Interview with Katsuhiro Onodera, Kyo-wagasa artisan from Hiyoshiya


Please tell us a little about your background. What in your personal life has influenced you to choose your career?

From sales of konbu to currently working at Hiyoshiya, I have been in charge of Kyoto products for a long time.
In my personal life, I am attracted to places such as the Kamogawa River and the Imperial Palace rather than sightseeing spots, and to food such as pickles and kelp, and to the culture that flows in inconspicuous places in Kyoto.
I have chosen my current job in order to carry on the culture that has been flowing in Kyoto for a long time.

What is the biggest challenge that you have encountered on your professional journey?

I was involved in a trading company called Kyoto Amplitude, which had just been established in 2022, in my capacity as Hiyoshiya’s representative. It’s a trading company that wholesales Kyoto traditional skills in interior design, but at the time it had just been established and there were a lot of firsts. It was difficult because we had to introduce not only Hiyoshiya but also various other traditions of Kyoto.

What do you love about what you do?

There are only a few places that actually make Japanese umbrellas, so I focus my attention on repairing large umbrellas for temples and shrines.
Although no two restoration projects are ever the same, I find it interesting how one job leads to the next one.

Could you please describe your typical working day?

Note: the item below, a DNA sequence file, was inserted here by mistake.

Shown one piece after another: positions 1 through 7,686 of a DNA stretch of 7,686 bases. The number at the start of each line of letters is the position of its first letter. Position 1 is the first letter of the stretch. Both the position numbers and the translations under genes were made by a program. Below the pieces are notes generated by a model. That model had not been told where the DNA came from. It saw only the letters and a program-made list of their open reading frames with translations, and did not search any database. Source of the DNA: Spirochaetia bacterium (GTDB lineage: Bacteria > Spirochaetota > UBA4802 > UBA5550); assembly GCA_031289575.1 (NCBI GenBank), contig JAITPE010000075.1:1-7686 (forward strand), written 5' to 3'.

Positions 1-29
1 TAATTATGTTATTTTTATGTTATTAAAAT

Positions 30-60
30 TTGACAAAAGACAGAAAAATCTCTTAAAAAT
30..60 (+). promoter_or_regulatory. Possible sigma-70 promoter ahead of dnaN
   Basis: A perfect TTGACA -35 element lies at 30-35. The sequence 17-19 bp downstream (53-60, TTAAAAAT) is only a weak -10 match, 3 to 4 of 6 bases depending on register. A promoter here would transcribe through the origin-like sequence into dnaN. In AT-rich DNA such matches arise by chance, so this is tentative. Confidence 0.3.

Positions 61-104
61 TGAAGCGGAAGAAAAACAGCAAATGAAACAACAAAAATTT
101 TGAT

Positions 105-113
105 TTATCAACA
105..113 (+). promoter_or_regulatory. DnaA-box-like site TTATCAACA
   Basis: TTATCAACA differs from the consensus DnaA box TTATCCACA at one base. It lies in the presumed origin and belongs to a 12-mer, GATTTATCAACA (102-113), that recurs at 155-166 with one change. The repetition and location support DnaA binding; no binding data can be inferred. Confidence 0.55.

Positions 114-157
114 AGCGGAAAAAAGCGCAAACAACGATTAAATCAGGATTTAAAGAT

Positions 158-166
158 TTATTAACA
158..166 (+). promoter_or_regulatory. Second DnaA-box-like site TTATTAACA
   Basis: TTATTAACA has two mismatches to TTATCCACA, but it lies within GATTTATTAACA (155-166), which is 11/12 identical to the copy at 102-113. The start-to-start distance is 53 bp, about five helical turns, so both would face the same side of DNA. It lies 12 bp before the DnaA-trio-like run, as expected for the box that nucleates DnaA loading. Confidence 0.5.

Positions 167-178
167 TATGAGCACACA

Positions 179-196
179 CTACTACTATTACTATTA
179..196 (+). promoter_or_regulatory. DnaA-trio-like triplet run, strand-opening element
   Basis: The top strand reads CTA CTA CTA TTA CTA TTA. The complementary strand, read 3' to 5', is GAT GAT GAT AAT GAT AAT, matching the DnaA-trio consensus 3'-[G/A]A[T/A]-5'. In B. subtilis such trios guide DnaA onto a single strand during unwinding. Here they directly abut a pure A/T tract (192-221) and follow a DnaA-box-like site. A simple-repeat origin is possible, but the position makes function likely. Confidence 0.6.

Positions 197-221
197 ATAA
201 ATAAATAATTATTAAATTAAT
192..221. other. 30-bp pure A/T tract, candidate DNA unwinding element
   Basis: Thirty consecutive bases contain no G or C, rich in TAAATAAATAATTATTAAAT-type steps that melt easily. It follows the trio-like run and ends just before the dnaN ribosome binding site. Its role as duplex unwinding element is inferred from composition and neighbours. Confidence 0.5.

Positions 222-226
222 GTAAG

In the morning, I tackle correspondence tasks and business meetings, and in the afternoon, I handle umbrella projects.

What are the sources of inspiration for your creative work?

My inspiration is not to be obsessive about things, but rather to find out how I can adapt my craftsmanship skills to modern lifestyle and what is in demand.
”Tradition is Continuing Innovation” is the motto of our company.

What are your plans and goals for the next couple of years? What do you wish to achieve?

We offer a mini wagasa (Japanese umbrella) making experience and a mini Kotori lamp making experience, so I would be happy if as many people as possible could experience Kyoto traditions and innovations through these activities.

Please tell us why would you recommend your work/products to craft and design lovers. What positive impact they can make on people’s lives?

Hiyoshiya’s lighting products, such as Kotori, are developed with designers. They are not bound by tradition, but are shaped to suit today’s lifestyle, so they can be considered wonderful and sensibly modern.
I believe that soft light creates warmth in our lives.
The traditional Japanese umbrella also has a simple but well thought-out structure made of bamboo and Japanese paper. I invite you to pick one up and try it for yourself.

If you plan to visit the studio and learn more about Kyoto-style umbrella production and restoration, book your experience here: HIYOSHIYA

Interview, translation & images by Anastasiya Bulkavets (